Tap modifications.


Forum O. G.
Over the years I have modified around thirty of these (what I still think of as 'modern') taps.They have a completely unnecessary fault which manifests itself after a few years, usually.

Unfortunately, I can't find a picture showing the internals, where the actual problem is, but the washer, visible at the bottom, is on a piece which is jacked up and down by a (left-hand) screw on the splined shaft that the handle turns. The rotation of the washer body is prevented by a hexagonal section which slides in a hexagonal hole in the outer body. For some reason, there is another (O-ring) seal, which slides up and down in a cylindrical section below the hexagonal bit, behind the mounting thread in the picture. Because of the dimensions chosen, this seal comes out of the cylinder (making me wonder why it's even there at all) and is supposed to be guided back in by a short chamfer at the bottom. All works OK when they're new, as there is grease about, but, especially with hot taps, the grease washes away over time and the chamfer is much too steep for the seal to ascend into, then the seal gets a bit chewed up by the effort taken to get the tap to open at all, making the situation worse - eventually, it may even become impossible to get even a trickle out, much less the full flow.

This seal is not subject to any real pressure, that is all handled by the 'real' washer at the bottom, it's only presumed purpose is to protect the grease in the threaded section and to stop any water exiting up the splined shaft, when the tap is open - but it doesn't keep the water out and the water doesn't flow up the splined shaft without the seal there. It might be intended to line the washer up accurately as it descends, but there doesn't seem to be a problem about that in reality and, after the washer has compressed a bit with use, the seal is out of the cylinder before the washer reaches the seat.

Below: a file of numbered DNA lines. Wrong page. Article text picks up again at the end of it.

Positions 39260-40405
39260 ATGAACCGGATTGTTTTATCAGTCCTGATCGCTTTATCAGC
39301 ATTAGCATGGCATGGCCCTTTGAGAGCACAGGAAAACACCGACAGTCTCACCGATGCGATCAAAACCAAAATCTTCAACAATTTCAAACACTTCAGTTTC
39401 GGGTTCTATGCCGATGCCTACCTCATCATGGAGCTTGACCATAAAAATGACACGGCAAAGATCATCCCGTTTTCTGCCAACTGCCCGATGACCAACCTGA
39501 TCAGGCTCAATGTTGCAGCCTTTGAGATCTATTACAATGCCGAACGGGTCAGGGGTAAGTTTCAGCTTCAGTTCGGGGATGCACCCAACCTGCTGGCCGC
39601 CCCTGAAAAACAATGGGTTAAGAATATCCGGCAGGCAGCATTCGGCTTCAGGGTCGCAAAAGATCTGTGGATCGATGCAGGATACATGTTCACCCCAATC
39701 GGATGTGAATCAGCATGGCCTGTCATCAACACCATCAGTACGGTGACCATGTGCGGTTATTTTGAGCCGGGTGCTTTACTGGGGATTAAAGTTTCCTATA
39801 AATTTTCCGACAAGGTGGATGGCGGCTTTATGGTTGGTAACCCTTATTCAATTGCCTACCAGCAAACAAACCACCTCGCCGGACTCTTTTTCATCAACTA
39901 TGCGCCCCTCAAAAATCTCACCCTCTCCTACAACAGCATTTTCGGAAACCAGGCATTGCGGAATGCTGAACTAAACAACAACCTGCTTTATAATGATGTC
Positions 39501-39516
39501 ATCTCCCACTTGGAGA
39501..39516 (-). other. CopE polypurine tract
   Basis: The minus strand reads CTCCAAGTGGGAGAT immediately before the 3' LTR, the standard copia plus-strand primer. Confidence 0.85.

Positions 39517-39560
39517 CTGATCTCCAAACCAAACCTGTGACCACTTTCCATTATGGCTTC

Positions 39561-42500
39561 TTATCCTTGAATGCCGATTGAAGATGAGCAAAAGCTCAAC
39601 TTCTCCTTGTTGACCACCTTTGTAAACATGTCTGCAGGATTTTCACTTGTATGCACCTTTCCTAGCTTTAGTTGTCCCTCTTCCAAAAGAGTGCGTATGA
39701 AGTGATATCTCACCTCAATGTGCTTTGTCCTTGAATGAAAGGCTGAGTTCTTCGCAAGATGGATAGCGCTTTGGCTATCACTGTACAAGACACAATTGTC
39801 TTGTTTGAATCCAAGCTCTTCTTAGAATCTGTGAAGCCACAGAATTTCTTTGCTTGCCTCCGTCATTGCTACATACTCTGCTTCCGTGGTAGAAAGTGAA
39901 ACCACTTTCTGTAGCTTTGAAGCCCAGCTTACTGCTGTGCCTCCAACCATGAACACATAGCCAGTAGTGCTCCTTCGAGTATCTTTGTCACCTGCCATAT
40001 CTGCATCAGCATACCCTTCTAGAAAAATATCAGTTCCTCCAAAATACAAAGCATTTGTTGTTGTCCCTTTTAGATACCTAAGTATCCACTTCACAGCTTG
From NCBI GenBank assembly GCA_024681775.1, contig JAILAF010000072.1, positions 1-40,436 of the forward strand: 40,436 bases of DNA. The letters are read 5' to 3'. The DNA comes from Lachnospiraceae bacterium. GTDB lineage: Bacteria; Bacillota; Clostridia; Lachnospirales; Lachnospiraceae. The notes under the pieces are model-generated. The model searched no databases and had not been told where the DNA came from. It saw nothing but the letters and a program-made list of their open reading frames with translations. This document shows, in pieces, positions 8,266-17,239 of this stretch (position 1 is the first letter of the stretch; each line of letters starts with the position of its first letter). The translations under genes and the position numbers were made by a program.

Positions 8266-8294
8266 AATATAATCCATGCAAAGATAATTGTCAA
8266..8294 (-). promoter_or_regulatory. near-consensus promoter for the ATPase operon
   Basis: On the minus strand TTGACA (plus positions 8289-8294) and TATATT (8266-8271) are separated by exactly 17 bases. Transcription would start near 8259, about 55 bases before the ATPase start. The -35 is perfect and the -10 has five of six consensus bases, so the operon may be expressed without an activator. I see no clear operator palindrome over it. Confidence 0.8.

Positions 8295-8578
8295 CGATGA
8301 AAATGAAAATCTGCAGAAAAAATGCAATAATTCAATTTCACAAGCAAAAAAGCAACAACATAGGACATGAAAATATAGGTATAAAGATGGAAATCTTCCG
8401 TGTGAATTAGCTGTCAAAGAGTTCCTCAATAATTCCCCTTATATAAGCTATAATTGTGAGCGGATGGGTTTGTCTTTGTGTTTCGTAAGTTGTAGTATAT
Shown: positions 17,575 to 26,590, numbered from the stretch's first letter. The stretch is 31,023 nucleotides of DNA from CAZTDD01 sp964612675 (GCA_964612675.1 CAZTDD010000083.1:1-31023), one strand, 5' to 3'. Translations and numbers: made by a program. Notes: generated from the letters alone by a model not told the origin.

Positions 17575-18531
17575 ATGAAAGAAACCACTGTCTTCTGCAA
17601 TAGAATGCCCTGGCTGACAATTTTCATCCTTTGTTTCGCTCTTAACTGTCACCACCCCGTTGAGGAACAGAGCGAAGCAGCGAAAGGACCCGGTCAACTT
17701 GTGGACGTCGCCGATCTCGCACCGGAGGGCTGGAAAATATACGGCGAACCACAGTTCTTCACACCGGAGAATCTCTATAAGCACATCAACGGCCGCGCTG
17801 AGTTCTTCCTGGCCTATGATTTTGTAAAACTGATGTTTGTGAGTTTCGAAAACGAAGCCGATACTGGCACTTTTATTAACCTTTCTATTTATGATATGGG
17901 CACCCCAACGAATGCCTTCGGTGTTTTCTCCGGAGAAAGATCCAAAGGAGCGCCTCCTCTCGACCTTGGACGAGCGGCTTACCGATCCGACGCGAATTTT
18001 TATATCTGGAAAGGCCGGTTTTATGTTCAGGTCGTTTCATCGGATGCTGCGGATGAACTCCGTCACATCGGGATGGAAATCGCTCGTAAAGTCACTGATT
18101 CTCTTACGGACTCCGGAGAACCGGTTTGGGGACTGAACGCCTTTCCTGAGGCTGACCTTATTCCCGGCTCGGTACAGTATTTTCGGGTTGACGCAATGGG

My technique is to remove this pointless seal and put the rest back. When I first did it, I did feel a bit "There must be a reason that it's there", but the first tap I did it to, in 1995, has worked perfectly since then, as have all the others, as far as I know.

I would even go as far as recommending removing it from a brand new tap.

Hot taps are far more susceptible to it, but cold taps are not immune.


Well-Known Forumite
Reminds of working on the engines of old Brit Bikes back in the day. They were fairly simple in design in that there was no overhead cam or chains, just pushrods jutting up into valve cups. (You needed a bit of dexterity to get the push rods seated into the cups on the rocker arm when rebuilding the engine.)
At the end of all this you'd find some small metal part left over and couldn't figure out where it had come from. So with a muffled cough, you kicked it under the bench, and if all went well, boasted to your mates you'd 'improved the design.' :heyhey: